Besides butterflies, hummingbirds also enjoy the large tubular flowers, so you can be sure to have plenty of feathered visitors in your garden.


Jack Frost Brunnera


Blue blooms and a lovely frosty beauty! Jack Frost Brunnera (Brunnera macrophylla ‘Jack Frost’) has silvery-white leaves and clusters of bright, baby blue flowers which appear in the earliest spring.

This award-winning variety adds hard-to-find color and dramatic texture to the shade garden with its bright silver leaves and deep green veins.

The foliage of this plant is said to resemble cracked porcelain or that they have been kissed by frost!

In the deep shade, these plants sparkle with frosted greens and baby blue hues, brightening the darker, gloomier corners of your landscape!

In addition to being called Siberian Bugloss, Brunnera blooms look like blue Forget-me-not flowers! Adding a delicate and airy feel to your garden beds, the blooms are held high in graceful clusters.


Vision in White Astilbe


For weeks at a time, this beautiful, tall astilbe (Astilbe chinensis ‘Vision in White’) produces a multitude of big triangular white flowers that are fragrant, soft, and float above the bronze foliage.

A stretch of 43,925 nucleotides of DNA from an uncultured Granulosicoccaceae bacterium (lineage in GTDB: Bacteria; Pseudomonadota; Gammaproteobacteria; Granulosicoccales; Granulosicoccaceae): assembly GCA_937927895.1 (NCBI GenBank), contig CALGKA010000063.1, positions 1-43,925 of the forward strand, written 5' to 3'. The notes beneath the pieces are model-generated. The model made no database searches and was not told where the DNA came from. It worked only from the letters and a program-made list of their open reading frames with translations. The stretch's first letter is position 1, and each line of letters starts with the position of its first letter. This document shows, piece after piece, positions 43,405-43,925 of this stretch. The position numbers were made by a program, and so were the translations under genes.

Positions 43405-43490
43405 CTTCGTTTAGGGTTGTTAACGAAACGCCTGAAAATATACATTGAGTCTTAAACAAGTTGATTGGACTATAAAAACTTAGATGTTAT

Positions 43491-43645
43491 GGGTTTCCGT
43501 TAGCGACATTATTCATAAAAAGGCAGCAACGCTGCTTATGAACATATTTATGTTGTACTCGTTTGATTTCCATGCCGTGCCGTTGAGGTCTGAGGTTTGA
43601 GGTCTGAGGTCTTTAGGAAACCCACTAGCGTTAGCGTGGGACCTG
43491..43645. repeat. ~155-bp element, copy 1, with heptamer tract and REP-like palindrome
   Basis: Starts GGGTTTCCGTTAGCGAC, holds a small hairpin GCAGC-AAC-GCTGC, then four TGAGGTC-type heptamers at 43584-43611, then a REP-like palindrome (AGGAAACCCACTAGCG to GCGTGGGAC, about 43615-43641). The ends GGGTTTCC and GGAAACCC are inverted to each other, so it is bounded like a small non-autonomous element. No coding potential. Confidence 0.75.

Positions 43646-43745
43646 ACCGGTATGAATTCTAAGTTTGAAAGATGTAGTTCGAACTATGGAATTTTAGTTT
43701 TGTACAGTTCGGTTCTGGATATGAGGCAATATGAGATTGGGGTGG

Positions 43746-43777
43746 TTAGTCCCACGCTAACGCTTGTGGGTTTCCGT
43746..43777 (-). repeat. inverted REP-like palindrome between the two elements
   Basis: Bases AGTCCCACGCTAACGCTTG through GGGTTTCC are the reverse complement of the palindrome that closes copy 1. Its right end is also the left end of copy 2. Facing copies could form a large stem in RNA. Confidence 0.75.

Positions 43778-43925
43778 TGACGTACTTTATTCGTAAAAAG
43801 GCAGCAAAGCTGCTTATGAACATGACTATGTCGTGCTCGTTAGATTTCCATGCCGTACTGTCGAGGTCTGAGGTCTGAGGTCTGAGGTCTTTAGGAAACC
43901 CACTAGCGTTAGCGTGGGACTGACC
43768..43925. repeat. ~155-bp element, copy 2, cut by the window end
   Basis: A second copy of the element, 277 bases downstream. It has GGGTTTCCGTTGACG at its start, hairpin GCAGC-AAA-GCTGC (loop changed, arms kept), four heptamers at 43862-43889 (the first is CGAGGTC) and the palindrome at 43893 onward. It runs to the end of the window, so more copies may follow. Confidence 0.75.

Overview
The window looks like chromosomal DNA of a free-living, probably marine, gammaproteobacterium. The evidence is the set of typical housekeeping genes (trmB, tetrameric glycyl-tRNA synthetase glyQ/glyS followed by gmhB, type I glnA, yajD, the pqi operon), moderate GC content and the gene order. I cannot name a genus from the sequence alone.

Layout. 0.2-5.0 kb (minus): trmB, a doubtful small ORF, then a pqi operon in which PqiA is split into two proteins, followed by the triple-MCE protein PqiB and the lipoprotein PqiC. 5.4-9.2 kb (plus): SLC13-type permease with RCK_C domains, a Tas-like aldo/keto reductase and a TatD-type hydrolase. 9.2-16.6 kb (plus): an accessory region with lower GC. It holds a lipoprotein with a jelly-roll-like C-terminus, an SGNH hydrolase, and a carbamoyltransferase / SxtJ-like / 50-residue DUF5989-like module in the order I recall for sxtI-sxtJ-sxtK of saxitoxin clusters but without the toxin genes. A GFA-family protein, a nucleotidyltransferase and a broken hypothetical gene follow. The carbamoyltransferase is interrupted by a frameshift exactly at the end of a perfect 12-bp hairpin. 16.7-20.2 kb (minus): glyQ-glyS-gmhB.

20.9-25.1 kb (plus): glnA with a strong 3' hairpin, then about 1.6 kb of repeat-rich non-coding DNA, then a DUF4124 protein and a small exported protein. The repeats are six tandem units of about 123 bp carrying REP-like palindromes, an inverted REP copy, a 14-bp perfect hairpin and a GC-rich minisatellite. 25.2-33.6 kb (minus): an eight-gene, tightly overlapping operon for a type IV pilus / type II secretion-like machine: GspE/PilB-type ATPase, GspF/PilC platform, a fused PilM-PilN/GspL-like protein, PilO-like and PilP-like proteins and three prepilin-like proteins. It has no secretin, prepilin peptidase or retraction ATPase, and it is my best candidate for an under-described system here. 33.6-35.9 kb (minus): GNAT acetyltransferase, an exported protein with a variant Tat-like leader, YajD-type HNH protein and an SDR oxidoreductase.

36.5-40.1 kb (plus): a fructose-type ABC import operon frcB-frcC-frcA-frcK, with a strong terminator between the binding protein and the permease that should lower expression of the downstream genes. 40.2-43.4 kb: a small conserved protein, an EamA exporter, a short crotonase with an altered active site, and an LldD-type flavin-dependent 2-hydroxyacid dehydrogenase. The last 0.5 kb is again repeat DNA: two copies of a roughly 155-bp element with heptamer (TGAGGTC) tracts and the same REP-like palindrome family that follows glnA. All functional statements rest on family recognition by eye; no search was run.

Plants bearing the ‘Vision in White’ cultivar are robust plants with linen-white plumes that offer a striking contrast against a mound of glossy, dark bronze green, lacy foliage.e green, lacy foliage.

Depending on the variety, this Astilbe can reach a height of 20-30 inches when it reaches maturity.

Amid the midsummer blooming season, these stunning beauties are perfect for pots, gardens, or along woodland edges. Astilbe can be mass planted in groups in partly shaded gardens to achieve maximum color and impact.

The Vision in White Astilbe is a heat tolerant plant that will bloom through the summer and into the fall, attracting butterflies and hummingbirds to its flowers.

These plants are also deer, rabbit and disease resistant.The majority of Francee Hosta’s leaves are heart shaped, white, and have green tips.